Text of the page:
The passive house, passive house, or passive houses are houses that are characterized by having (almost) zero energy consumption.
The passive house concept, which is becoming increasingly important from an architectural and constructive point of view, is synonymous with sustainability and efficiency thanks to energy savings.
It is also related to the use of ecological materials, with the reduction of emissions, with a lower environmental impact and with the minimization of the carbon footprint during all phases of the construction process.
Origin and development of the Passive House concept
The term “Passive House” was born in Germany in the 80s of the 20th century. Its creators, Wolfgang Feist (German Building and Environment Institute) and Bo Adamson (Lund University, in Sweden), established a series of criteria to build houses that consume the minimum of energy and that offer a very high level of comfort.
In 1990 the first Passivhaus was built in the German city of Darmstadt. This same city has hosted the Passive House-Institut since the middle of that decade, a public body that controls the passive house standard and criteria.
It is very important to note that Passive House or Sky Marketing is not a commercial brand, but rather an efficient construction concept-based, fundamentally, on the use of the principles of bioclimatic architecture for the construction of buildings and homes.
Although this architectural model is applied, above all, to newly built buildings, it can also be used for renovations and renovations. In all cases, the priority is to obtain the highest thermal quality in the home, with a comfort temperature of between 20 and 21 degrees throughout the year without using any of the usual air conditioning systems.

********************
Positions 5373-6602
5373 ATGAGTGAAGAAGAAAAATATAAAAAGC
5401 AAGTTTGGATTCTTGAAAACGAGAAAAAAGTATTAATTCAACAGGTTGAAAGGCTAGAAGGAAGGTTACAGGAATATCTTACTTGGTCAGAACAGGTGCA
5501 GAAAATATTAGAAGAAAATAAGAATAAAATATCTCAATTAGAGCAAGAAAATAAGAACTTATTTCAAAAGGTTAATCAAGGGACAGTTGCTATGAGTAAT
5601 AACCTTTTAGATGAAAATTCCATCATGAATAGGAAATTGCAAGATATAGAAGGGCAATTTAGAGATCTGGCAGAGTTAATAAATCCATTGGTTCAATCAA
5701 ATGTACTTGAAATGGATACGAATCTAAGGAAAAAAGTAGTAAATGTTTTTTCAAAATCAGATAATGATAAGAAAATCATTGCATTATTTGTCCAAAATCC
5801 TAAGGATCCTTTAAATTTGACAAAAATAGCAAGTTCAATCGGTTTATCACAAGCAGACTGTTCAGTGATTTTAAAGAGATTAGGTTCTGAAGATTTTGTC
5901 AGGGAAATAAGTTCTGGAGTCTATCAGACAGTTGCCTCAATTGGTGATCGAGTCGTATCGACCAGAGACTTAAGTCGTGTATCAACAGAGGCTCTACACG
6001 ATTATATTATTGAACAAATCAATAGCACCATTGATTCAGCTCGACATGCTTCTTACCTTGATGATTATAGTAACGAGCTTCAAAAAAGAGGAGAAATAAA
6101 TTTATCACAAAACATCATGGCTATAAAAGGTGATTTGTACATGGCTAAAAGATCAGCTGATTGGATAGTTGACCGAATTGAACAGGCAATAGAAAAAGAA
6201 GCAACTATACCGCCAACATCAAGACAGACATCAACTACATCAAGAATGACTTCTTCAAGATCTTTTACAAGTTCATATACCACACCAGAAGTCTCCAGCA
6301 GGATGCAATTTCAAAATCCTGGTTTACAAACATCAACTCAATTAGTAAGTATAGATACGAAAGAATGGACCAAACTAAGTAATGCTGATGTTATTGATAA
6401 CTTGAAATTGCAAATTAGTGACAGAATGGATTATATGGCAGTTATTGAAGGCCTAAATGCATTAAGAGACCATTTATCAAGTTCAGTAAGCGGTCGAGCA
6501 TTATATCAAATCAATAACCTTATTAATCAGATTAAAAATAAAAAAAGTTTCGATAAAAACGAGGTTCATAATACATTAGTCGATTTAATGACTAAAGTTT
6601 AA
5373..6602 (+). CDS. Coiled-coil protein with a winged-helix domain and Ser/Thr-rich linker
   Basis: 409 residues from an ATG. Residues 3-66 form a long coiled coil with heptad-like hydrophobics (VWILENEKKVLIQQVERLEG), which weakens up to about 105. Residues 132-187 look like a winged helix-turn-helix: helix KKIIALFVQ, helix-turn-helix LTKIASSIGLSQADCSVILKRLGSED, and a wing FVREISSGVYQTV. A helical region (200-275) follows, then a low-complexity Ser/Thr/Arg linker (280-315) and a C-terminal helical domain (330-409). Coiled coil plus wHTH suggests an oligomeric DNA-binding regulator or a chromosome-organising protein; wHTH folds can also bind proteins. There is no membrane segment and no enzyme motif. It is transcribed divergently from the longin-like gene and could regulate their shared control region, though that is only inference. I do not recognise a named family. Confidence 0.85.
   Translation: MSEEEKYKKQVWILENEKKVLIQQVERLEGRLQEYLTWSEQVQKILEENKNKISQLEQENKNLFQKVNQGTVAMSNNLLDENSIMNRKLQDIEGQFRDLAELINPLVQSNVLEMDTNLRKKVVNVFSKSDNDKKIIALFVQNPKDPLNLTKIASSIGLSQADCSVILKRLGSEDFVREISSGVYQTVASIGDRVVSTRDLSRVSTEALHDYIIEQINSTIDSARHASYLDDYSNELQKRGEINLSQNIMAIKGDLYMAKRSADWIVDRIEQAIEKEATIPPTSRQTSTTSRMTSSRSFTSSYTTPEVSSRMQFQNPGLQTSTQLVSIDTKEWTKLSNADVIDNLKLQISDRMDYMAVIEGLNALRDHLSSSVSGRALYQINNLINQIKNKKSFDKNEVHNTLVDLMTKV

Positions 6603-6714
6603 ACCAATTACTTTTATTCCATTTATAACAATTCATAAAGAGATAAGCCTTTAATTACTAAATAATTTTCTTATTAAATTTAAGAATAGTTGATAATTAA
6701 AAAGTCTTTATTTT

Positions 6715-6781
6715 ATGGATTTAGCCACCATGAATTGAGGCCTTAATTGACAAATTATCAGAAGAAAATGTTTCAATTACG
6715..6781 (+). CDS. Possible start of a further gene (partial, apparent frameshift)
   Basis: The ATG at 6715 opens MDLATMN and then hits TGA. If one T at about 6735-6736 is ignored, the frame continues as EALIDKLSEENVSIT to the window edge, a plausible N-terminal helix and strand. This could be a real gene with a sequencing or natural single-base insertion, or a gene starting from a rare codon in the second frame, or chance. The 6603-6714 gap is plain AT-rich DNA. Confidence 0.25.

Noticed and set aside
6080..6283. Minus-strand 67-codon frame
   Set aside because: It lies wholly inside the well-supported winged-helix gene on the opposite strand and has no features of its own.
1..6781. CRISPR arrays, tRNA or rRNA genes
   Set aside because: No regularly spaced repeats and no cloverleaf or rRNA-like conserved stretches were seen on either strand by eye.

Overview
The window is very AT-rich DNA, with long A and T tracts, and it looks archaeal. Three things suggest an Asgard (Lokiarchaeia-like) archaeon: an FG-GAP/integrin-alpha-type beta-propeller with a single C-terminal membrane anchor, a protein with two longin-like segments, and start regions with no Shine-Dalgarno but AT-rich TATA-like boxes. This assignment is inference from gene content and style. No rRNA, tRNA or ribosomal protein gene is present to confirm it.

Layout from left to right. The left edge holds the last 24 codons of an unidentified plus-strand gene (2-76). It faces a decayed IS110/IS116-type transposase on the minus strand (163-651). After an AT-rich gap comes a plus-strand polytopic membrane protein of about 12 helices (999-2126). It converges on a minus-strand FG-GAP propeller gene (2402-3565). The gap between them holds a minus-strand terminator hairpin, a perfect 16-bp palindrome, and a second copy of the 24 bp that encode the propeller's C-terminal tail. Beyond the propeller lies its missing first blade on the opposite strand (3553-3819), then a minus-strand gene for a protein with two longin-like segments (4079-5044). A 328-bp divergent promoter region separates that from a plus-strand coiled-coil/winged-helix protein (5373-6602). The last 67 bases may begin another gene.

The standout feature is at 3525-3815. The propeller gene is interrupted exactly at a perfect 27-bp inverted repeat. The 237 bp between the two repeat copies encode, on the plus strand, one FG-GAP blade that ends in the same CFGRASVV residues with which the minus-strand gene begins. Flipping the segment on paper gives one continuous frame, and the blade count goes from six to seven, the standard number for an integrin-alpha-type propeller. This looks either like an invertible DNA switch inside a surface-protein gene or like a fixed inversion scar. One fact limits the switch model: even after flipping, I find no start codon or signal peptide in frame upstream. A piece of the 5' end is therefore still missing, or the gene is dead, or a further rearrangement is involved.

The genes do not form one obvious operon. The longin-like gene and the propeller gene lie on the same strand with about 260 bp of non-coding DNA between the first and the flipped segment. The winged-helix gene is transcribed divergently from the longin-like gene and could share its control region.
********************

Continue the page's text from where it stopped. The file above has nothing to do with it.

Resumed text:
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What characteristics do Passivhaus houses have?
The key to designing passive houses is to make a thorough study of the climate of the area where the house is going to be built, assessing aspects such as average temperature, sunny and rainy days, humidity, shady areas, lighting, the wind and the characteristics of the environment.
This information is used to determine, among other issues, the orientation, shape and distribution of the house or the construction materials that will be used in its execution.
The adjective “passive” refers to the fact that these homes do not make energy efforts (such as burning fuel) to generate and maintain a comfortable temperature inside.
How do they do it?
Using high-quality insulating materials, betting on highly efficient internal heat sources and minimizing ventilation losses with a controlled system with heat recovery.
To offer the comfort of its inhabitants, the Passivhaus also guarantee maximum insulation and air quality, which is why they are totally airtight, something that is achieved thanks, in large part, to the windows.
Passivhaus windows have double or triple glass, a type of glass with several layers and filled with a noble gas. This low emissivity reflects the heat inside the building in winter and keeps it outside in summer.
This type of window also facilitates acoustic insulation (guaranteeing minimal acoustic pollution) and the breakage of the thermal bridge, a phenomenon that occurs when the temperature of one material is transferred to another through physical contact and that can lead to large energy losses through the roofs or windows of the home.
As a summary, we can establish these common characteristics of passive houses: